The case arose when workers at Edmonton’s Palace Casino went on strike and decided to video record their picket line. This is a common practice among unions and is one way to try to persuade people not to cross the line. In this case, the union put up a notice that the line was being recorded and advised people that their images might be posted on a website – casinoscabs.ca. Although this was not actually done, a number of people made complaints to Alberta’s Information and Privacy Commissioner who found that the union’s activities breached the Personal Information Protection Act. As a result, the union challenged the constitutionality of the Act, arguing that it infringed the union’s expressive freedoms in a way that could not be justified by the privacy interests it aimed to serve.
CCLA intervened in the case to urge the Court to balance both freedom of expression and the right to privacy – both important constitutional values that are worthy of protection. CCLA pointed out that an individual does not forfeit their rights to privacy simply by being in a public space. At the same time, the union’s expressive freedoms at issue here needed to be taken seriously and the fact that the Act didn’t carve out space for this kind of expression was problematic. CCLA is pleased that the Court’s decision recognizes the importance of both freedom of expression and privacy and will be watching to see what changes the Alberta legislature makes in amending the existing legislation.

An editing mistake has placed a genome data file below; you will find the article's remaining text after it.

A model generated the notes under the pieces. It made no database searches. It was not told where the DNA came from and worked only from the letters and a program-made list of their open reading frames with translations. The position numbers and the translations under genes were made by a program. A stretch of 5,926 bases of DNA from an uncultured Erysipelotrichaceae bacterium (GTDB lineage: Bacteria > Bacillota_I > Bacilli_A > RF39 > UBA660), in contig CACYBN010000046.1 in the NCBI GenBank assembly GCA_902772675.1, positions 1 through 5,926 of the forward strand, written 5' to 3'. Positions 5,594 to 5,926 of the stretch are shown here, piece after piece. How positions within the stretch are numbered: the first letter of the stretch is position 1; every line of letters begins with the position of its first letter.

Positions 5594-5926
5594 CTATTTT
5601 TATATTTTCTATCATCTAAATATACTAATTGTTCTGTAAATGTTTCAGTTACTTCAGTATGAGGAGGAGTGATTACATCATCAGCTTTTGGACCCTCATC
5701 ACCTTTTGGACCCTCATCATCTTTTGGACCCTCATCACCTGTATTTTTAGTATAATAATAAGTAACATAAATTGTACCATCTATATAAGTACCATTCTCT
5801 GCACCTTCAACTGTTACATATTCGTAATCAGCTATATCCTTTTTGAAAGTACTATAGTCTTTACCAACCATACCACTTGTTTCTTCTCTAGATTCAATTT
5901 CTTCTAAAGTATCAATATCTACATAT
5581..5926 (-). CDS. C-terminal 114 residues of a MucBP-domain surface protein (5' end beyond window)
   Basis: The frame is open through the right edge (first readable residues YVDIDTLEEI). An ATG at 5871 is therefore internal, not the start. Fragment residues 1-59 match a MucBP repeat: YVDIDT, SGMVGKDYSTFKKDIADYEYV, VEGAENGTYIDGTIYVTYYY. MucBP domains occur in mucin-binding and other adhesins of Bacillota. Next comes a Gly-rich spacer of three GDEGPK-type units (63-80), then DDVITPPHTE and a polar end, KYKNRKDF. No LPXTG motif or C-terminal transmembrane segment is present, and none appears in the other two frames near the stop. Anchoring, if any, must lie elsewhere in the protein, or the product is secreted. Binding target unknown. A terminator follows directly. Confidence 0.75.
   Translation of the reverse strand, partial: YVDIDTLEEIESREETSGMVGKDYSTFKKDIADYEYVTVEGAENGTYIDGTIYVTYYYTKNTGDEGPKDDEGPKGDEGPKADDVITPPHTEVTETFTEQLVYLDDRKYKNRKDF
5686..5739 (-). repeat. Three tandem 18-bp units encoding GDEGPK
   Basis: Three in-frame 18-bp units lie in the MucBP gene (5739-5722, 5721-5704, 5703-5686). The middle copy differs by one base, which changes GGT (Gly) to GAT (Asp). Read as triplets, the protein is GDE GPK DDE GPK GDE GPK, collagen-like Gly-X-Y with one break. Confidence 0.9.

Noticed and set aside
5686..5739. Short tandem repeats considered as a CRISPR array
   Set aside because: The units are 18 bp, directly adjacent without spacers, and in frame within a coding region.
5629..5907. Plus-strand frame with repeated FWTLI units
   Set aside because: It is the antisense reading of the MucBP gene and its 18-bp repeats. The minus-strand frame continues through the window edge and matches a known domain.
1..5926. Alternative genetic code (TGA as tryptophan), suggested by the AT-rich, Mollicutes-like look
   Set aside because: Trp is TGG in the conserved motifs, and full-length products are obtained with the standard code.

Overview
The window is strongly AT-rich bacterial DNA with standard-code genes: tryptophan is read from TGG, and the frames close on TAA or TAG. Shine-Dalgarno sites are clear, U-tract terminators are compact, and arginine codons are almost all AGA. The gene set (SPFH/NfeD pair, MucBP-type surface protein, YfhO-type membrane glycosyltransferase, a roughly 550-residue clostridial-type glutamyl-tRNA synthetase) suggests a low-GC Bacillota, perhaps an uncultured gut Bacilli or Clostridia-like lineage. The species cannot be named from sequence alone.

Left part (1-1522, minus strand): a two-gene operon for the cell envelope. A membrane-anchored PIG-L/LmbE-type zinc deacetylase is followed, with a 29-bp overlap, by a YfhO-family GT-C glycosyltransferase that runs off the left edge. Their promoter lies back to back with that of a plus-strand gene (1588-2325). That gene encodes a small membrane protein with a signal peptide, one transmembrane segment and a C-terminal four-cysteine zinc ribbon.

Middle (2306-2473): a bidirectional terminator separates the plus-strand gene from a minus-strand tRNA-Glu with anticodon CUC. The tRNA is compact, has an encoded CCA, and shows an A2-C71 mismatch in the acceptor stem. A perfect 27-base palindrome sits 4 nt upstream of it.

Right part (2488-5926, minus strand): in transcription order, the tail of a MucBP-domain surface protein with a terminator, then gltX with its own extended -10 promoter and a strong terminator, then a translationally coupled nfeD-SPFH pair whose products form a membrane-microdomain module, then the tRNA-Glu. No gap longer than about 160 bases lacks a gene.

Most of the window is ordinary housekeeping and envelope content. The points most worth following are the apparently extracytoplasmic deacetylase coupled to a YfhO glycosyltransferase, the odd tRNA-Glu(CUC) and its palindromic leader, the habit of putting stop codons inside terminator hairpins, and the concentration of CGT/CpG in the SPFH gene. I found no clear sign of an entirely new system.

Read CCLA’s factum here.
Read the Supreme Court’s decision here.
By Dora Chan
on November 13, 2013
This Saturday, November 16, 2013, CCLA is co-sponsoring a Teach-in on University e-Services Outsourcing to U.S. Corporations at the University of Toronto.
The extraordinary scope and intensity of NSA surveillance programs have governments and enterprises around the world scrambling to reduce their exposure to rampant state surveillance. Canadian universities’ growing outsourcing of their e-services, particularly to US corporations, have put them on the frontline of the debate on how to respond to the recent Snowden revelations. Outsourcing of email, calendaring, data sharing and other communications services promises improved functionality and enhanced collaboration features while saving costs. However, it brings new surveillance risks, especially when contracting with companies involved with the NSA’s PRISM program, such as Microsoft and Google.
This teach-in aims to help affected users, and Canadians more generally, understand the issues at stake as well as contribute to better informed decisions around university e-service outsourcing. The one day event seeks to bring together privacy, security, surveillance and outsourcing experts with representatives of various stakeholders in an open and stimulating exchange of views.